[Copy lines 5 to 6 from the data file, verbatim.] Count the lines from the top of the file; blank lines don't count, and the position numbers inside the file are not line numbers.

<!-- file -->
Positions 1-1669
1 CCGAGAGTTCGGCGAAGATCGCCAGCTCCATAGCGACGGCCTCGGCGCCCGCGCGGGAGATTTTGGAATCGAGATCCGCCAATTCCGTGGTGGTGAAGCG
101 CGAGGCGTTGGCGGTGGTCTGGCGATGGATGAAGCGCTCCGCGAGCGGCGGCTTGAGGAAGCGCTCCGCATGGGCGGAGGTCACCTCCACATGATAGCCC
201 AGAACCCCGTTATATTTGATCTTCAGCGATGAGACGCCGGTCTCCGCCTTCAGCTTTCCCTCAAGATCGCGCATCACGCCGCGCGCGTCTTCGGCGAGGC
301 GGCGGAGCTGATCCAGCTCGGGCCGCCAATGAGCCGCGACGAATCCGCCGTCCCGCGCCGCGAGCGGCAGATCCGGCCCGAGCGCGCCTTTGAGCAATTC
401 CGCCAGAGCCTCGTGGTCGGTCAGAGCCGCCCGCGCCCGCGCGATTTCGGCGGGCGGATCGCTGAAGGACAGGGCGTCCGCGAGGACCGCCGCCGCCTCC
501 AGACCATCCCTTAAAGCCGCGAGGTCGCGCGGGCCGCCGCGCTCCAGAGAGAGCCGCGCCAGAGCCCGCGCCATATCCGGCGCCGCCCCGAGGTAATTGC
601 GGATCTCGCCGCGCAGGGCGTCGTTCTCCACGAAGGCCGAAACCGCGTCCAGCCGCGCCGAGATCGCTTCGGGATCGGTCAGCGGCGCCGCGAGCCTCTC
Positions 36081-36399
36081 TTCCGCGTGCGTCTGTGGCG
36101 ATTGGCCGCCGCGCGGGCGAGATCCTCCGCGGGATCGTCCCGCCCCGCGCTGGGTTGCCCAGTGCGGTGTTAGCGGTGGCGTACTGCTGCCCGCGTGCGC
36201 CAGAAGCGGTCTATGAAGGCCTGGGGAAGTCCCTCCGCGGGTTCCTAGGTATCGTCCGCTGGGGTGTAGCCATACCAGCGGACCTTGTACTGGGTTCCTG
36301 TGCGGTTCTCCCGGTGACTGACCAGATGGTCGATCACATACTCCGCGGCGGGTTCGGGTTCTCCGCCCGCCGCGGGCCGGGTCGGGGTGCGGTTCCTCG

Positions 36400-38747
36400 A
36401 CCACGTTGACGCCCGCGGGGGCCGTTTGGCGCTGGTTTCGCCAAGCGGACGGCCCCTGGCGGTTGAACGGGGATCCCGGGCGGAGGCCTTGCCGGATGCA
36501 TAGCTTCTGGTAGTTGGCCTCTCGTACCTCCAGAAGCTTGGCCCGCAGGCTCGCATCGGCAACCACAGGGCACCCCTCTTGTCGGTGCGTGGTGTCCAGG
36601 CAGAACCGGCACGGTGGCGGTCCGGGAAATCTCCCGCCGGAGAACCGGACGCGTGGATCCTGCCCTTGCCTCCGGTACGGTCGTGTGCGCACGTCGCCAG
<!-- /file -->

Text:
301 GGCGGAGCTGATCCAGCTCGGGCCGCCAATGAGCCGCGACGAATCCGCCGTCCCGCGCCGCGAGCGGCAGATCCGGCCCGAGCGCGCCTTTGAGCAATTC
401 CGCCAGAGCCTCGTGGTCGGTCAGAGCCGCCCGCGCCCGCGCGATTTCGGCGGGCGGATCGCTGAAGGACAGGGCGTCCGCGAGGACCGCCGCCGCCTCC